Back to Table of Contents
THE SCHOOL OF CHRIST
By T. Austin Sparks
THE HOUSE OF GOD
Now you see two things. There is the first step toward the House, namely, the altar, the death, and that is what baptism is intended to set forth. It is that we take our place in Christ representing us, as the end of all that we are in ourselves. It is not only our sins that are taken away; it is ourselves, as so utterly different from Christ. From God's standpoint, it is an end of us. Let us understand that. That is God's standpoint.
In the death of Christ, God has brought an end to us in our natural life. In Christ's resurrection and our union with Him, from God's standpoint it is no longer we who exist. It is only Christ who exists, and the Holy Spirit's work in the child of God is to make that which has been established in its finality real in us. We have not to die; we are dead. What we have to do is to accept our death. Failing to see that, we shall all the time be struggling to bring ourselves to death.
It is a position taken which is God's settled, fixed and final position so far as we are concerned. That is the meaning of reckoning yourself dead. It is taking the place that God has appointed for us, stepping into it, and saying, I accept the position which God has fixed with regard to myself: the Holy Spirit's business is to deal with the rest, but I accept the end.
If ever you and I should come to a place where we turn away from the Holy Spirit's dealings with us, what we are doing is something more than just refusing to go on. It is refusing to accept the original position, and that is very much more serious. It really is a reversing of a position which we once took with Him.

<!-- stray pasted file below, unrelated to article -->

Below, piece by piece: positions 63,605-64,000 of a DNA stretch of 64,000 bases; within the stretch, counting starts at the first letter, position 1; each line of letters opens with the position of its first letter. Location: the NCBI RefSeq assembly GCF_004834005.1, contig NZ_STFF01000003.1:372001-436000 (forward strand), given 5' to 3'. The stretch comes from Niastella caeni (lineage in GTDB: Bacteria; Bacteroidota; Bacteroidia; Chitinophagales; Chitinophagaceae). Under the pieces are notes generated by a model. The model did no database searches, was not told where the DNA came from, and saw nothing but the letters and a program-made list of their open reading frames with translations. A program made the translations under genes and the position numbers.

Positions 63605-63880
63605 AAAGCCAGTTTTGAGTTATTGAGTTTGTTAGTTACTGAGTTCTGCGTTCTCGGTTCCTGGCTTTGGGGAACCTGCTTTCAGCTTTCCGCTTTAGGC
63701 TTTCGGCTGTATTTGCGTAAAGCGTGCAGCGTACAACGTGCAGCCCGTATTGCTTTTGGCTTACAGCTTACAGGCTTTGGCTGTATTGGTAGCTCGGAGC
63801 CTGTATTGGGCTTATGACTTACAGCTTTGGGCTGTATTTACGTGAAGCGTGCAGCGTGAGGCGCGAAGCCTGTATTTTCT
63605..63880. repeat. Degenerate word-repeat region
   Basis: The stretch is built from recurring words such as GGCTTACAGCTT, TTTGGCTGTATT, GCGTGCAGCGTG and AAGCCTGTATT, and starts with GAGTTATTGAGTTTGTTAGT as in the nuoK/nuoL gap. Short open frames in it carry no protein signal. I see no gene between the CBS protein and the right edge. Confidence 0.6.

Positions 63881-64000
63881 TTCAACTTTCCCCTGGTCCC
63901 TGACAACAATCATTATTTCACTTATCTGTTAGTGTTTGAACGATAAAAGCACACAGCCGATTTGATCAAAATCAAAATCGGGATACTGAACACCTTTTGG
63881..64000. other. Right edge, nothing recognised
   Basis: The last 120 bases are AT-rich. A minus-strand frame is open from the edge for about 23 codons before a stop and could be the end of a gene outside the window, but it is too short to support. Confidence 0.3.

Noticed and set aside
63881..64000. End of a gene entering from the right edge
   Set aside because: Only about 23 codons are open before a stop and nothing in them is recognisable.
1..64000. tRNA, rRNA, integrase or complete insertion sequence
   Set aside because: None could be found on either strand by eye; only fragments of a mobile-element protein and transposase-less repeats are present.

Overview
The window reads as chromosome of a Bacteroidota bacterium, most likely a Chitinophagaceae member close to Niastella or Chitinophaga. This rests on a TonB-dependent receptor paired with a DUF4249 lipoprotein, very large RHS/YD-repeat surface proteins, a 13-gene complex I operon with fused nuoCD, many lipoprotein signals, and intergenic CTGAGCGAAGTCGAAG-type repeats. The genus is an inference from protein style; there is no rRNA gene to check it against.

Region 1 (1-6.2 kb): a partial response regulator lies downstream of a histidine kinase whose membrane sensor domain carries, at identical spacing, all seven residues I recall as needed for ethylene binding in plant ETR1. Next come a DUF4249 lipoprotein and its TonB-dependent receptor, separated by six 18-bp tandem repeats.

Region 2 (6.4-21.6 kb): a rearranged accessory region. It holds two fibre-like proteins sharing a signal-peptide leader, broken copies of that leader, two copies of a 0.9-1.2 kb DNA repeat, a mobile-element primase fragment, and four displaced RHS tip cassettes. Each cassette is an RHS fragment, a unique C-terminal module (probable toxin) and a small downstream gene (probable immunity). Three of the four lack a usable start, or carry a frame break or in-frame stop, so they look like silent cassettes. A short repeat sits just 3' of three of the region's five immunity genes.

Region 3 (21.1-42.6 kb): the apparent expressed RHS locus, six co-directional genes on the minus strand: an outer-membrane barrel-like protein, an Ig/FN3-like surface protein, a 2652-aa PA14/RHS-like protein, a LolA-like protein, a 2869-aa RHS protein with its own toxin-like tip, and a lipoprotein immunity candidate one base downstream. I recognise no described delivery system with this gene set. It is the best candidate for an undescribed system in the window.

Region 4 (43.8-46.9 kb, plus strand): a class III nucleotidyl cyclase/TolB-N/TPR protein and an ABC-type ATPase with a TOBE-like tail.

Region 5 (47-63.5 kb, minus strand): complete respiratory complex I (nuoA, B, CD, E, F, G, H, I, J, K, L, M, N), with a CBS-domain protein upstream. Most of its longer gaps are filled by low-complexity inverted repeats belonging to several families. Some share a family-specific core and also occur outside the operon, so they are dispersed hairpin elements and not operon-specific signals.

Well, now, baptism is that altar where God regards us as having died in Christ, and we simply step in there and say, That position which God has settled with reference to me is the one which I now accept, and I testify here in this way to the fact that I have accepted God's position for me, namely, that in the Cross I have been brought to an end.
The Lord Jesus took this way and set baptism right at the beginning of His public life, and, under the anointing of the Spirit, from that moment He absolutely refused to listen to His own mind apart from God, to be in any way influenced by anything arising from the dictates of His own humanity, sinless as it was, apart from God.
All the way along He was being governed by the Anointing; in what He said, what He did, what He refused to do; where He went, and when He went; and was putting back every other influence, whether coming from the disciples, or from the Devil, or from any other direction. His attitude was, Father, what do You think about this: what do You want: is this Your time?
He was saying, in effect, all the time, Not My will, but Yours; not My judgments, but Yours; not My feelings, but what You feel about it! He had died, in effect, you see; He had been buried, in effect. His baptism had meant that for Him, and that is where we stand.